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Pushingfordream
12-21-2013, 06:19 AM
I was wondering how much literary agents care about your previous achievements? Do agents care about your previous awards and publications? Or are they only taking into your manuscript?

Do liteary agents not like it when you have previously self-published a book on amazon?

Thanks

Undercover
12-21-2013, 06:26 AM
Writing credits are good. Building up your platform, even better. But what's best is the writing. If you can get them to fall in love with that, (have your writing speak for itself) that's all that really matters.

Kerosene
12-21-2013, 06:39 AM
If you have awards, and serious publications, yes. It shows you have good potential--kinda, there's variables.

But, still, the proof is in the pudding. Agents/editors won't take you in if the work you're pushing towards them doesn't reflect your achievements.

Pushingfordream
12-21-2013, 06:41 AM
How about if you previously self-published something?

thothguard51
12-21-2013, 06:49 AM
Unless you sold tens of thousands of a self published book, agents will not care about your self publishing credentials.

Unless awards are well recognised, think Booker, then agent are not going to care about some award no one has ever heard of.

What agents do care about is the quality of the writing and if the story is fresh and original.

Kerosene
12-21-2013, 06:50 AM
If you a high rate of sales in your self-publishing venture, then they might be interested. Depends on the agent/editor, and if you're pitching what you found in success in or not. But, I'm not sure if you should include this on a query or not. It can be a factor in submissions. But, I don't know exactly--someone more knowledgeable can direct you better here.

You have to think: The majority of self-published authors don't find success. Just because you've published yourself, doesn't make it a good credential, per say.

Pushingfordream
12-21-2013, 07:44 AM
I think it is a bad idea to self-pubish anything before getting an agent.

Undercover
12-21-2013, 08:03 AM
I think it is a bad idea to self-pubish anything before getting an agent.

There's many different options to publish these days. And if you knew what you were doing, you'll get pretty far doing it. That includes self-publishing too. Some people earn a very good living selling their self-published books. So don't knock it before you try it.

You might get an offer from a traditional publisher and think it's all that and you find out it's not. It's horrible actually. You need to do your research and on options and take what's best for you.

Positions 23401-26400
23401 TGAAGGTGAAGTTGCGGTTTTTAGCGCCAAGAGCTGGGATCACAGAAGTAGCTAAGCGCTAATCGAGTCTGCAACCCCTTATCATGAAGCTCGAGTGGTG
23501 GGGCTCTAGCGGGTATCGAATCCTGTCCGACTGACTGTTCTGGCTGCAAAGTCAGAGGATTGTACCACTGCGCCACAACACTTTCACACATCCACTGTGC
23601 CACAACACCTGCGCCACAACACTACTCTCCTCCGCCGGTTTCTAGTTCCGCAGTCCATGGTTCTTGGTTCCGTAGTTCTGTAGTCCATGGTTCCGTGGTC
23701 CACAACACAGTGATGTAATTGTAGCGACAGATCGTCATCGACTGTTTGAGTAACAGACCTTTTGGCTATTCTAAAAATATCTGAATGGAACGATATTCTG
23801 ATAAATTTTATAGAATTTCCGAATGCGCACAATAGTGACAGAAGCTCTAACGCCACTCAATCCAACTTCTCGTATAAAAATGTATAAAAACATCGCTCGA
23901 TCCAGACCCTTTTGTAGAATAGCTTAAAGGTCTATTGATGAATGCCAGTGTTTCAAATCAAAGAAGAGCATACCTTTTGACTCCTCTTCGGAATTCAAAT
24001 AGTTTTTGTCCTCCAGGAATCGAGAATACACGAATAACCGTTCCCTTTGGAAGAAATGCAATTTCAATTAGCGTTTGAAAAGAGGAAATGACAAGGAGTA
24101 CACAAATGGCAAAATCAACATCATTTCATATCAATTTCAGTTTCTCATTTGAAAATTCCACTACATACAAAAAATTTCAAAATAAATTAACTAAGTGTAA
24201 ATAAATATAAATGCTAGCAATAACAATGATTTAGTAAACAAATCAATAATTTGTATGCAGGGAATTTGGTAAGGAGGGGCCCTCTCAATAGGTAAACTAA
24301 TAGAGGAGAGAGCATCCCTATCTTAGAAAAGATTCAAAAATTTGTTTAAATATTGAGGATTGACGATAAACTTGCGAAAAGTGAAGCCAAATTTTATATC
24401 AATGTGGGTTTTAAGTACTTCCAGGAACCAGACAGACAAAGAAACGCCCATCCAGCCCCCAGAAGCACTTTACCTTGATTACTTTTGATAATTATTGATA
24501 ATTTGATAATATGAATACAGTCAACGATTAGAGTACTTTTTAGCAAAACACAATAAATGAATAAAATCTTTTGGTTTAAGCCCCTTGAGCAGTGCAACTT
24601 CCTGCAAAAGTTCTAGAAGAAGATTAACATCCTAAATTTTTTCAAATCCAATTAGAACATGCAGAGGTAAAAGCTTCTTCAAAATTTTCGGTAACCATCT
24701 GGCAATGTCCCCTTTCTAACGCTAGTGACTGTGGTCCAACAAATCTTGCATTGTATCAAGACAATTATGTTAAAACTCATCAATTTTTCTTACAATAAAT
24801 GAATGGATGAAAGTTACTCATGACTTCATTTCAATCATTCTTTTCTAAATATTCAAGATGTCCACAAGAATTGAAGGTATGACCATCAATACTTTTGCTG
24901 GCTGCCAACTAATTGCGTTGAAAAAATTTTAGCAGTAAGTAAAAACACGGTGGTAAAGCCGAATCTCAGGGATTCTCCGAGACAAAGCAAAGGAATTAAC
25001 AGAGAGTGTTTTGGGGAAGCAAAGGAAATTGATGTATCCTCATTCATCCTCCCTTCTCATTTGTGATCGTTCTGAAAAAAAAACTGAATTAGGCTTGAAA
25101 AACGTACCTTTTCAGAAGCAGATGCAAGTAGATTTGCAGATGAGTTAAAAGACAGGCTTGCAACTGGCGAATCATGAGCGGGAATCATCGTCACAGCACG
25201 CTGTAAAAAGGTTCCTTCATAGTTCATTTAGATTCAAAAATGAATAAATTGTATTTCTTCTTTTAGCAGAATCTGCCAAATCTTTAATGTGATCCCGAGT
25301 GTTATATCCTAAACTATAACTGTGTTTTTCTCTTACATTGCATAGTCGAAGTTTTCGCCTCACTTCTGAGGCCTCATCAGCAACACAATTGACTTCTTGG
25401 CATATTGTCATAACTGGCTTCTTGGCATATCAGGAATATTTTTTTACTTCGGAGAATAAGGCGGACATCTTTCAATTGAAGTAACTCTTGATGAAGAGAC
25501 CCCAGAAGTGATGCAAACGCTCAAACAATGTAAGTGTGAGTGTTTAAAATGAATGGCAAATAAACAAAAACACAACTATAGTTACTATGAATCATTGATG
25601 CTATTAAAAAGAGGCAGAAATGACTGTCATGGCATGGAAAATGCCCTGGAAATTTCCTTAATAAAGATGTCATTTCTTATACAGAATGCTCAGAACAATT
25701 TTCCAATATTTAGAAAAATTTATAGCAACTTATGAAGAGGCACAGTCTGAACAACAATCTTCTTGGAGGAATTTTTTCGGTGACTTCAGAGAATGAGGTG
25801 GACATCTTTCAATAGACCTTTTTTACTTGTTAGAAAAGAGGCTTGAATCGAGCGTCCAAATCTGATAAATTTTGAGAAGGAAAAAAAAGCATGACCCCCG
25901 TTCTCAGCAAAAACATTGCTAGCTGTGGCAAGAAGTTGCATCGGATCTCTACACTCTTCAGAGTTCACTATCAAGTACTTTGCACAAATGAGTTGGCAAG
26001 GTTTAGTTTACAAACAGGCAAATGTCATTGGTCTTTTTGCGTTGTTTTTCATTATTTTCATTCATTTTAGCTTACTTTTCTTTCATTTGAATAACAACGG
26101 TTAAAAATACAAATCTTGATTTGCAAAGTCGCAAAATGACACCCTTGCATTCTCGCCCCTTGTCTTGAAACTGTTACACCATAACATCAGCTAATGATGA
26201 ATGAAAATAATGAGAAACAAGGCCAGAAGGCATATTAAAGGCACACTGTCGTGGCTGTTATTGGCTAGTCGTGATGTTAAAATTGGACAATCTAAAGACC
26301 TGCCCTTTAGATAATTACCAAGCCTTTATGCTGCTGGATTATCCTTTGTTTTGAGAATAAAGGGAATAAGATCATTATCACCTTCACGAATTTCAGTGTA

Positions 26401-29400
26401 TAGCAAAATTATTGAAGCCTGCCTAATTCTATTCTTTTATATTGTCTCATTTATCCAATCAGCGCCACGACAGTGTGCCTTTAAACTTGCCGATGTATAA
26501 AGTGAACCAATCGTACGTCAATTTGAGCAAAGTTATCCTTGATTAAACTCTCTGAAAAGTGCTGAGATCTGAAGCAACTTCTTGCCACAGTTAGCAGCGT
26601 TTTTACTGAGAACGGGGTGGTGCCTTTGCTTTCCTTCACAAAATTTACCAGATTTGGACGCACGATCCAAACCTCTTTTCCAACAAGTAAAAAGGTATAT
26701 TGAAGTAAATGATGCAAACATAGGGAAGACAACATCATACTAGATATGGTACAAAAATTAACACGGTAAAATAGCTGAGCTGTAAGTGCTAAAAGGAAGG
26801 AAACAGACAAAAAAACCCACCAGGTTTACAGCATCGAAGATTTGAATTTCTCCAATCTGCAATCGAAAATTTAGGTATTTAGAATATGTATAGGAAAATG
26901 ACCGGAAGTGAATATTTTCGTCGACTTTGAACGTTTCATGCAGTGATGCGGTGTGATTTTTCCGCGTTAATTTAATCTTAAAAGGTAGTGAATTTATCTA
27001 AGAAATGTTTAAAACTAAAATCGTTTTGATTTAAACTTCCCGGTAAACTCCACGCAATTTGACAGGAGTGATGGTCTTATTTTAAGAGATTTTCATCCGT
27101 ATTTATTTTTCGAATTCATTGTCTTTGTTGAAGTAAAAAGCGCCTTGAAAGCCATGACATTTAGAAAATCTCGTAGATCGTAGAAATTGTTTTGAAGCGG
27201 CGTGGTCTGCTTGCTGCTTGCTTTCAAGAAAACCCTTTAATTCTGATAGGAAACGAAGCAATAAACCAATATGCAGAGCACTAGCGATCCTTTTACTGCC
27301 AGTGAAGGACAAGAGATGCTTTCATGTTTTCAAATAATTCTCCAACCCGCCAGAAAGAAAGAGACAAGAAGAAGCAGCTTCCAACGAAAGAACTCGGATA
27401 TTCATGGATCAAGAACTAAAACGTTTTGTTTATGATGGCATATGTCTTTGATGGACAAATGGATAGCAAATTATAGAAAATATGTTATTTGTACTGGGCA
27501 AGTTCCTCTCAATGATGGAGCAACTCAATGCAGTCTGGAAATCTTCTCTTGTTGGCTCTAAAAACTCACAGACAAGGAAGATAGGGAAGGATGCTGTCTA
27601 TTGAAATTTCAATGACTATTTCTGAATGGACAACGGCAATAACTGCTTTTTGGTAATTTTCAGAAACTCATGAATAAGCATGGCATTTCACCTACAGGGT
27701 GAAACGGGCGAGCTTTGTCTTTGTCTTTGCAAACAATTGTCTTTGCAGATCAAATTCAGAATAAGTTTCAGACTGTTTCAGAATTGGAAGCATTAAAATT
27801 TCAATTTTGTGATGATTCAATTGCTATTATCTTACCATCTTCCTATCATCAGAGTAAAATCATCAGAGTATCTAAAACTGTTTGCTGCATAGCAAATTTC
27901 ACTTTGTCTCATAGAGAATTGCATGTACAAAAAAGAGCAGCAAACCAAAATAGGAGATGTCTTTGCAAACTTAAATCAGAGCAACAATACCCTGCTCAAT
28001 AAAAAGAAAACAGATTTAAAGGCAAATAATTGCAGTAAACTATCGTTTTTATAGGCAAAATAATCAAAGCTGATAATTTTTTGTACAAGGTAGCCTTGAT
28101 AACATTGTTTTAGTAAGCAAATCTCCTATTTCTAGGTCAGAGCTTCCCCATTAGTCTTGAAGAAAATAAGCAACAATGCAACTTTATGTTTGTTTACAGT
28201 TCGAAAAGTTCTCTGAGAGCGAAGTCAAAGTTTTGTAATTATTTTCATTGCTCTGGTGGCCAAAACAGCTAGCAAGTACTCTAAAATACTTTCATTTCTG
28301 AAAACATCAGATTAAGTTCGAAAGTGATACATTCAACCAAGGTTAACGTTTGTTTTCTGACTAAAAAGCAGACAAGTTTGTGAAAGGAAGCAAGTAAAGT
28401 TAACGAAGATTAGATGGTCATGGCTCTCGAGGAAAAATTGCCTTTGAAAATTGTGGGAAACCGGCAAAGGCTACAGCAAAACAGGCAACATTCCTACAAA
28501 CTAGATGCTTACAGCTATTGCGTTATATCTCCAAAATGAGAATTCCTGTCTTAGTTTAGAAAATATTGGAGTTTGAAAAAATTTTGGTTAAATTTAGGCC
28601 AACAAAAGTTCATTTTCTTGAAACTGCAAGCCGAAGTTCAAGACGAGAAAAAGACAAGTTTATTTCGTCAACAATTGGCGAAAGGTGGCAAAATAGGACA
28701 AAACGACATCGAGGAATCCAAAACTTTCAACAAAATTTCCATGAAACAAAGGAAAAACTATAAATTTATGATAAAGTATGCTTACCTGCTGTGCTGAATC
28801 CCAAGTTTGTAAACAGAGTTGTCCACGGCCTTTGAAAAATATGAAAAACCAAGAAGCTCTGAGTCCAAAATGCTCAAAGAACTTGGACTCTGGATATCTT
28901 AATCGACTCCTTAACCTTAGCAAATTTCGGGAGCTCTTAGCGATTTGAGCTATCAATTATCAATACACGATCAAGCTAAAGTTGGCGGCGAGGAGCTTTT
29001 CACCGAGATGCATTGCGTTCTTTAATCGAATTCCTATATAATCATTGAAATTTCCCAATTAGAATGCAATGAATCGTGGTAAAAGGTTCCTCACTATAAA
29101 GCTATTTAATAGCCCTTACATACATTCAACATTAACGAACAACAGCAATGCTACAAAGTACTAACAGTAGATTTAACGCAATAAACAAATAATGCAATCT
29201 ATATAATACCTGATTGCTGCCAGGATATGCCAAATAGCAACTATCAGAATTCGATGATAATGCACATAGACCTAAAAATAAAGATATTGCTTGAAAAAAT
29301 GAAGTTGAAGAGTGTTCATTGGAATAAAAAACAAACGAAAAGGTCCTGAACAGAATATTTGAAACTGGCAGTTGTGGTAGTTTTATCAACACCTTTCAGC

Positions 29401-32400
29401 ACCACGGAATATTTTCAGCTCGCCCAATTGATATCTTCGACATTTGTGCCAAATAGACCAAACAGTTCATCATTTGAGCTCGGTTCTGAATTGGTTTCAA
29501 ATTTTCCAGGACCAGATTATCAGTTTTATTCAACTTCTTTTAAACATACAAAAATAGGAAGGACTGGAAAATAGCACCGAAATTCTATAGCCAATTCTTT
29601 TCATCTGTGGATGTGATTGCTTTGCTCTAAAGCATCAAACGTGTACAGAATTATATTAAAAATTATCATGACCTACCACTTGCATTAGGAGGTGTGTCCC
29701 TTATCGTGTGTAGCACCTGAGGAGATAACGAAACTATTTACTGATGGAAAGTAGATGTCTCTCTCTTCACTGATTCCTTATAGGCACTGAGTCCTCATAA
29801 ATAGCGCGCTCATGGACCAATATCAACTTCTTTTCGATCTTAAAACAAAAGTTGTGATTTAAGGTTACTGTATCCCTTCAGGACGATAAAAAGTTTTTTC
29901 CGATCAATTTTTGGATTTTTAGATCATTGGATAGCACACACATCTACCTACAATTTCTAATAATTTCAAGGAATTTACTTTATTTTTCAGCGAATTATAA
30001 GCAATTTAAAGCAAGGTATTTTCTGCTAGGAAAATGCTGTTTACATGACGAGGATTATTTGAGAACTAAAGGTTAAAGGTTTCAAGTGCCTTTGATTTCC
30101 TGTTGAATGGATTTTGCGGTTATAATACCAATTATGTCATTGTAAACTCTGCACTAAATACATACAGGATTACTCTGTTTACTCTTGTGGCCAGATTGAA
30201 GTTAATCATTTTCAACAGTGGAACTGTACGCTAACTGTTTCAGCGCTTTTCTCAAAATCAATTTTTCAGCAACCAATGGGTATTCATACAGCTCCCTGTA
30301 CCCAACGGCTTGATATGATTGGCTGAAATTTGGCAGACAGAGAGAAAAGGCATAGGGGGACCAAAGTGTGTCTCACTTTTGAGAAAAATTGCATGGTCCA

Everyone has their own unique journey of writing. You might find out after publishing with a bunch of small presses you want to branch off and self-publish. To be close-minded or close your options down before you can really understand the process of it and all that entails is burning bridges at both ends.

Kerosene
12-21-2013, 08:42 AM
I think it is a bad idea to self-pubish anything before getting an agent.

I would agree that it's a bad idea to self-publish the work that you plan to query. But, things can go different if you self-publish a separate work before you query another. Who knows? You can self-publish and trade publish at the same time without problems.


Undercover, it's trade publishing, not traditional. And there's nothing horrible about trade publishing if you do your research and think smart about what you're doing.

Undercover
12-21-2013, 09:10 AM
There's nothing wrong with research, I'm ALL for that. If anyone gets anything out of what I'm saying here, it's research. Please do your research before anything. The P&E and the Bewares forums here will help. And to go further, I would suggest to Google that specific agent or publisher and see what comes up too.

If you were planning to query agents first, you wouldn't be looking into self-publishing would you? No, you'd try that route first, if that's what you want to start out with. But after all those queries get you nowhere, then what? Give up? Naturally it would be to seek publication elsewhere, am I right? You can try submitting your work directly to the bigger publishers, but that might not work either, then what? What if you still want to publish but your book just does NOT fit in with the publisher's mission? Maybe you fought really hard to get where you want to get with your writing. Or maybe your work just sucks, who knows. (that was generally speaking.)

All I am saying is, don't discount self-publishing or any other way of publishing before you really truly look into it. The only type of publishing to steer absolutely clear away from is vanity publishers looking for money. Money should always flow to the writer first and foremost, then you're in business.